TIN­PLATE TOYS

Janet Horner talks to Janet Glee­son about her love of vin­tage tin­plate toys

Homes and Antiques Magazine - - HOMES -

What is it that made you start col­lect­ing and why did you con­tinue?

We were ini­tially drawn to their vis­ual ap­peal – they are so bright and colour­ful, and they do things. A !er we found the plane in the snow [read more on p106], we started to look for them wher­ever we went. We’d "nd them in un­ex­pected places and buy them for Christ­mas and birth­day presents.

Did you fo­cus on their his­tory when buy­ing?

We dis­cov­ered that tin­plate toys be­gan in the mid 19th cen­tury with fa­mous Ger­man mak­ers such as Bing, Märklin and Lehmann. But th­ese were o!en be­yond our bud­get and there was an ele­ment of chance to our col­lect­ing. We be­came in­ter­ested in space toys a !er the Moon land­ings and bought ro­bots, #ying saucers and as­tro­nauts. We also re­ally liked an­i­mals. I had a won­der­ful tum­bling mon­key that terri "ed the chil­dren. He dis­ap­peared one day and I never found him again. I think one of them must have dis­posed of him!

Where did you buy them?

Mainly from junk shops and jum­ble sales. Dur­ing the sum­mer hol­i­days we used to stay with the artist Fred Cum­ing at his house in Hythe, Kent and, while there, we al­ways vis­ited a junk shop in Folke­stone that would in­vari­ably have one or two tin­plate toys. One year we dis­cov­ered that the owner had died and the shop was clos­ing down. We asked if there were any toys le! and were told to go up­stairs, where we found a huge col­lec­tion. We bought the lot for about £50.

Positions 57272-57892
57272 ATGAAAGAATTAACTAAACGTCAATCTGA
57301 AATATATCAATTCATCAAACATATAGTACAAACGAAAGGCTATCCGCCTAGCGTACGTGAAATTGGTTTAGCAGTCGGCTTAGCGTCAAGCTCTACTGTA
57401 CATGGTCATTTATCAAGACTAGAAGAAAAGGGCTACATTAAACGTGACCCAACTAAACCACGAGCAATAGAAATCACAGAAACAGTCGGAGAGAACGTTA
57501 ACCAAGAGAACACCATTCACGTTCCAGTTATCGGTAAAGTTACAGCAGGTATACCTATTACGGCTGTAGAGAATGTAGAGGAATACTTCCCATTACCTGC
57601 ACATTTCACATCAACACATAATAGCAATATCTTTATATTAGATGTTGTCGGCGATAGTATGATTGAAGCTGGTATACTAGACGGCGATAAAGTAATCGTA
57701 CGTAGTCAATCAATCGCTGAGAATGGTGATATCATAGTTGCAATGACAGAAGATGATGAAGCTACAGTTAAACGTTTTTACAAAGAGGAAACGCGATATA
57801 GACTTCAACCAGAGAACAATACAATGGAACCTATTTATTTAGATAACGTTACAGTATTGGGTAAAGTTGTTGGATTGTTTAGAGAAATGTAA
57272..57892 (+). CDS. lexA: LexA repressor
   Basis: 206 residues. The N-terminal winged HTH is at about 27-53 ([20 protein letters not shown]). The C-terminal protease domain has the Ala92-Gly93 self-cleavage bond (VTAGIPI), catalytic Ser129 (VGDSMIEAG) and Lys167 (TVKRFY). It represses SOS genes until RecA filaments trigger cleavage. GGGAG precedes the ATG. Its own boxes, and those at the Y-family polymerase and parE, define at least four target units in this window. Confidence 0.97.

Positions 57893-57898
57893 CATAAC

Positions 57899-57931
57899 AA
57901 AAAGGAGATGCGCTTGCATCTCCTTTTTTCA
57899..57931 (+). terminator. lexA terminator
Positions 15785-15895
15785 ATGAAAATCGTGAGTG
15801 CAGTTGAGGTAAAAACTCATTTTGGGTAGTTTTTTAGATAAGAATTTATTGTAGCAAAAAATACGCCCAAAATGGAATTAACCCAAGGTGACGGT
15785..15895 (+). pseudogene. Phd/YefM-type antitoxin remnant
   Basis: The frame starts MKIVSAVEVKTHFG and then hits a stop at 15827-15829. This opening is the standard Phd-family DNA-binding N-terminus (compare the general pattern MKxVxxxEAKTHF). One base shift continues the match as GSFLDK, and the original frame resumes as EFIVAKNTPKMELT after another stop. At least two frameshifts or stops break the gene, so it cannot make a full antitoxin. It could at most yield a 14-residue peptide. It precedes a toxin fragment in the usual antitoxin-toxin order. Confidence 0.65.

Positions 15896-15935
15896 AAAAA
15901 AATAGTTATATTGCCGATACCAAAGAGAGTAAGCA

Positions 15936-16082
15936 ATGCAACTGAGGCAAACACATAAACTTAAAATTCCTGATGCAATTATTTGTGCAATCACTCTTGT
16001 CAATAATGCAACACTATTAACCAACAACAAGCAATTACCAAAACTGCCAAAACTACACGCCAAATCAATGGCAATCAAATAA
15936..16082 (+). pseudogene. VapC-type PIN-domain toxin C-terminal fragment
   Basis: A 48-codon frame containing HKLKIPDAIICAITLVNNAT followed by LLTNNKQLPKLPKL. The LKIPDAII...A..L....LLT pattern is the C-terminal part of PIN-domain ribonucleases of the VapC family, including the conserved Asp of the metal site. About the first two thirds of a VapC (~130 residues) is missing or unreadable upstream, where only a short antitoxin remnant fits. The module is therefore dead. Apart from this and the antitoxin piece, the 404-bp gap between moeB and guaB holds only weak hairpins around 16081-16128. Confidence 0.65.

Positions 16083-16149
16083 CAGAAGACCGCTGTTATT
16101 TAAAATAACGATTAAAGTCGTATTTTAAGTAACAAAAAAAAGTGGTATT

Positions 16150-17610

Do you have a favourite?

Yes – it’s a sing­ing bird by Ger­man com­pany Hohner, which is best known for mak­ing har­mon­i­cas. I bought it new from Habi­tat when I was very preg­nant with my youngest son. It # aps its wings and turns its head and sings.

What ad­vice would you give to a new col­lec­tor?

Look a !er them. I keep mine dusted and oiled and I take care not to over­wind them be­cause if the spring goes that’s it. Th­ese days there are lots of re­pro­duc­tions around. If, like we did, you are buy­ing for vis­ual ap­peal, there’s noth­ing wrong with a new tin­plate toy – so long as you recog­nise that’s what it is.

CLOCK­WISE FROM THIS IMAGE Find sim­i­lar tin­plate toys at Art of the Tin Toy; Janet’s col­lec­tion of clock­work toys in­cludes ve­hi­cles of ev­ery kind, from cars and buses to air­craft and mo­tor­bikes; a 1909 bus by Bing; this scooter dates from the 1960s – find sim­i­lar at Al­fies An­tique Mar­ket.

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